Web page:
Authentic Islam and the proper reading of the Koran are opposed to every form of violence. The Quran is a prophetic book of peace

If someone who is asleep is in perfect physical and mental health, he enjoys a tranquility which is the result of the order that prevails in his interior. On the other hand, a person who has fainted may seem tranquil but his lethargy is the consequence of an organic or psychic disorder, and consequently, it may not be considered peace. In a similar way, the silence of a tomb may not be considered peace, for there, the decomposition of a body is in process.

The Muslims say that Islam is a religion of peace, however, its peace is the tranquility of those who are subject to the laws of Allah and there is no peace for those who do not submit to them. They wish to impose this so-called peace on everyone… ‘by the sword’!! As Tacitus had expressed: ‘Auferre, trucidare, rapere, falsis nominibus imperium; ubi solitudinem faciunt, pacem appellant’ ‘to robbery, slaughter, plunder, they give the lying name of empire; they make a solitude and call it peace’ (Tacitus. Agricola, Ch. 30).
This is what predominates in the Koran, with its Hadith, both filled with precepts inculcating violence, as for example book 52 of al-Bukhari that contains no less than 285 incentives to jihad, the ‘holy war’, in order to implant the false religion of the prophet everywhere.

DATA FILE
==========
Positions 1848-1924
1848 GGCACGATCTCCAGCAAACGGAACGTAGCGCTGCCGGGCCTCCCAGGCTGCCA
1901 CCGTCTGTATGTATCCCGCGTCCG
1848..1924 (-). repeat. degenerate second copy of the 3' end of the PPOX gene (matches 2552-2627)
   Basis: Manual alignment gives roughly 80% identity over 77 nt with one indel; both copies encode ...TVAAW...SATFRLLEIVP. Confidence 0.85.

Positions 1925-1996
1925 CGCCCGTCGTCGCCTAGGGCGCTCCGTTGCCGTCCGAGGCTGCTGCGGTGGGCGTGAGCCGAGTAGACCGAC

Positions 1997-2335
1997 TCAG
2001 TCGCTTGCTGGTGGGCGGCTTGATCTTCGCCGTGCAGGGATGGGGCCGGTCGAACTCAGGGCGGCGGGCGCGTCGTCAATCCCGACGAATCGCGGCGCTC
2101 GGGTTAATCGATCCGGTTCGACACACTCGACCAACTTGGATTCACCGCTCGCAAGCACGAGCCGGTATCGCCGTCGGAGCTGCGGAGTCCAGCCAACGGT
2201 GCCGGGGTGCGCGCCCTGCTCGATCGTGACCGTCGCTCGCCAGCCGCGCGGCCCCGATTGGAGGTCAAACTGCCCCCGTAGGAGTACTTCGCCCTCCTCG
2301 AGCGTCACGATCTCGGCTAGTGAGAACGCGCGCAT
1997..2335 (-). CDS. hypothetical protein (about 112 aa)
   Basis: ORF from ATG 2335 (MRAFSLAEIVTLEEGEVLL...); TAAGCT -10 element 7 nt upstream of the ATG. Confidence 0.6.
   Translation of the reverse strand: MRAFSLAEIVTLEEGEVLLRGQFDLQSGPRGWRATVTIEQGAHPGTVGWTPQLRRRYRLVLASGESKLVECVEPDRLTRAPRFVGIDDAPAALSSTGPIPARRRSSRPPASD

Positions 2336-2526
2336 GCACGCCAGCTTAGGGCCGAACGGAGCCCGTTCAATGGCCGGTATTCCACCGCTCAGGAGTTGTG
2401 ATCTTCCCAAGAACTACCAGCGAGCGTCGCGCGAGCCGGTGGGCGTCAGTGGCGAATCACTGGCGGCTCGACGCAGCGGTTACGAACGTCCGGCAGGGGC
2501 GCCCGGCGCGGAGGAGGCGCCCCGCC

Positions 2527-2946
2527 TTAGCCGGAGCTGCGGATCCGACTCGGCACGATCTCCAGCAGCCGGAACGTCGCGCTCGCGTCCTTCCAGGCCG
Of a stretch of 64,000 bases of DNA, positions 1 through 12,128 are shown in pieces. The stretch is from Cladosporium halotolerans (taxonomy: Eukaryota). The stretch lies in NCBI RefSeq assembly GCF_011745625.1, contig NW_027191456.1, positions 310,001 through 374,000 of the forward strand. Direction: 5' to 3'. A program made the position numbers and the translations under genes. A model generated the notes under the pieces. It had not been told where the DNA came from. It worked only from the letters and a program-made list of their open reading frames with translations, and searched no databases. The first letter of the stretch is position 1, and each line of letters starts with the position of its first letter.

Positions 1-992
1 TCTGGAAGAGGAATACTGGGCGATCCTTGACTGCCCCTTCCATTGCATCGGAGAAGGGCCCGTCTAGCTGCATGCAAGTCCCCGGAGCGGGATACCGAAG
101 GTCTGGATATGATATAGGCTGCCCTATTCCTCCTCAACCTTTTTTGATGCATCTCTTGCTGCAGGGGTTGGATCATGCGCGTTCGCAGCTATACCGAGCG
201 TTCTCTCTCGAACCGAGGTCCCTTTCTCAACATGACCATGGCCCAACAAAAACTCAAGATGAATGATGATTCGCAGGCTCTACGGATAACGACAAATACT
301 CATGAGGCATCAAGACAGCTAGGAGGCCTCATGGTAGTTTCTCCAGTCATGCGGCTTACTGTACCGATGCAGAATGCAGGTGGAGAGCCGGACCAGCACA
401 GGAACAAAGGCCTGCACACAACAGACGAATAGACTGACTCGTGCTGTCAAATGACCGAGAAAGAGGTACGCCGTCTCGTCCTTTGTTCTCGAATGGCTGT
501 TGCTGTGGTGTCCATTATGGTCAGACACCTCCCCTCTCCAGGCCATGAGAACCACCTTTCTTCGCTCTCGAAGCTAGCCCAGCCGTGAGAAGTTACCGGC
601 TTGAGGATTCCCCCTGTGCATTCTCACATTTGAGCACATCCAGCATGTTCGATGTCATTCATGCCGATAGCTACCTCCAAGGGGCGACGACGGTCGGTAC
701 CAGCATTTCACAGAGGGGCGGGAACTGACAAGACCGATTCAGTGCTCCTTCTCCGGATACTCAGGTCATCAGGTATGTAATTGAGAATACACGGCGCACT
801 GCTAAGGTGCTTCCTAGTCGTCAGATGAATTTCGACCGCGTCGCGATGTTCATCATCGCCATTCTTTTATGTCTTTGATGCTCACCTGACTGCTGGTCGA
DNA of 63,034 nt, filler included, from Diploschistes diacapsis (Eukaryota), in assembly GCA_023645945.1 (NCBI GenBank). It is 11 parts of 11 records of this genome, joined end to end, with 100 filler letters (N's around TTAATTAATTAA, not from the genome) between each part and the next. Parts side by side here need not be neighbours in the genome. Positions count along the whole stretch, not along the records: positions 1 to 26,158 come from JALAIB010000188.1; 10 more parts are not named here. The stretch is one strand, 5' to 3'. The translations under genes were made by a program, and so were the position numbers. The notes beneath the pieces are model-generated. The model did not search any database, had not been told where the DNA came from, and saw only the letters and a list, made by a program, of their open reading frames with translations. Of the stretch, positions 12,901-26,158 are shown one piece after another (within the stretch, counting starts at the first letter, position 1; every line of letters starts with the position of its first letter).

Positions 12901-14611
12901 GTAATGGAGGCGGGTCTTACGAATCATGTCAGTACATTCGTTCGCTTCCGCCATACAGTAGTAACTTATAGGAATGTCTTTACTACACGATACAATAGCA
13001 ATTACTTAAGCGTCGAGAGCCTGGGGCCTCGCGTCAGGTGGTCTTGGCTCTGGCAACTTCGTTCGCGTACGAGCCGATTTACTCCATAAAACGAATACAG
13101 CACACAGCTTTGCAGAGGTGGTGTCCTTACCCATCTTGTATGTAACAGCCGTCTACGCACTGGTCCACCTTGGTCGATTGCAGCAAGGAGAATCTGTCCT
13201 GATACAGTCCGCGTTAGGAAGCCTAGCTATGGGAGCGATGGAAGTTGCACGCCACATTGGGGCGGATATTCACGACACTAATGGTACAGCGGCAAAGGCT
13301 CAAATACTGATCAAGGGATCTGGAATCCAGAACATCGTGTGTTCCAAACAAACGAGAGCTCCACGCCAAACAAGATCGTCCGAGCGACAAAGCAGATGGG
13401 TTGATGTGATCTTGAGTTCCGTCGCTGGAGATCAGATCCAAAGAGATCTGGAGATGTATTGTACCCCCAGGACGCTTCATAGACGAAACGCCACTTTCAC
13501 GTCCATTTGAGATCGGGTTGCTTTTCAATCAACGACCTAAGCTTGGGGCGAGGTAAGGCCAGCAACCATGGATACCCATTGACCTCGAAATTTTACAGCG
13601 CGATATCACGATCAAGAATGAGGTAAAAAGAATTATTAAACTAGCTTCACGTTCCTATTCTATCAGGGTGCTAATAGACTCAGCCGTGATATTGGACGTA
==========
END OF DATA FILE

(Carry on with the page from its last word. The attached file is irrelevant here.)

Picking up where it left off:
Now, peace is built upon order, and is the fruit of charity and justice, which has its roots in human nature itself, being founded on the fulfilling of the natural law. And it is only the religion of Christ that entirely satisfies these criteria, thus being the only religion that can effectively establish peace among men. On the contrary, the Islamic belief is nothing other than the systematic violation of justice and, consequently, of peace. Only in the Sacred Scriptures can we find the way of righteousness and of peace — the Church teaches: ‘If anyone either believes that other scriptures, apart from the ones that the Catholic Church has received, should be regarded as authoritative or has venerated them, let him be anathema’ (Denzinger-Hünermann 202. Symbolum Toletanum I) — whereby only in the practice of the evangelical precepts will peace be brought to humanity: ‘Blessed are the peacemakers, for they will be called children of God’ (Mt 5:9). Given the timeliness of this topic, with its tremendous significance and its multiple dimensions, it is vital to know what peace really is, and also to be acquainted with the falsified notion of peace that the Islamic visualization offers. Therefore, this study is divided into various parts with the objective of presenting the matter progressively and profoundly – above all, since we are convinced that this is one of the fundamental points of the spiritual battles of the Church within the next decades. In the first part, we shall enter into a doctrinal explanation regarding authentic peace; in the second part, we shall see where true peace may be found on earth; and in the third and final part, we will expose the supposed peace of Islam.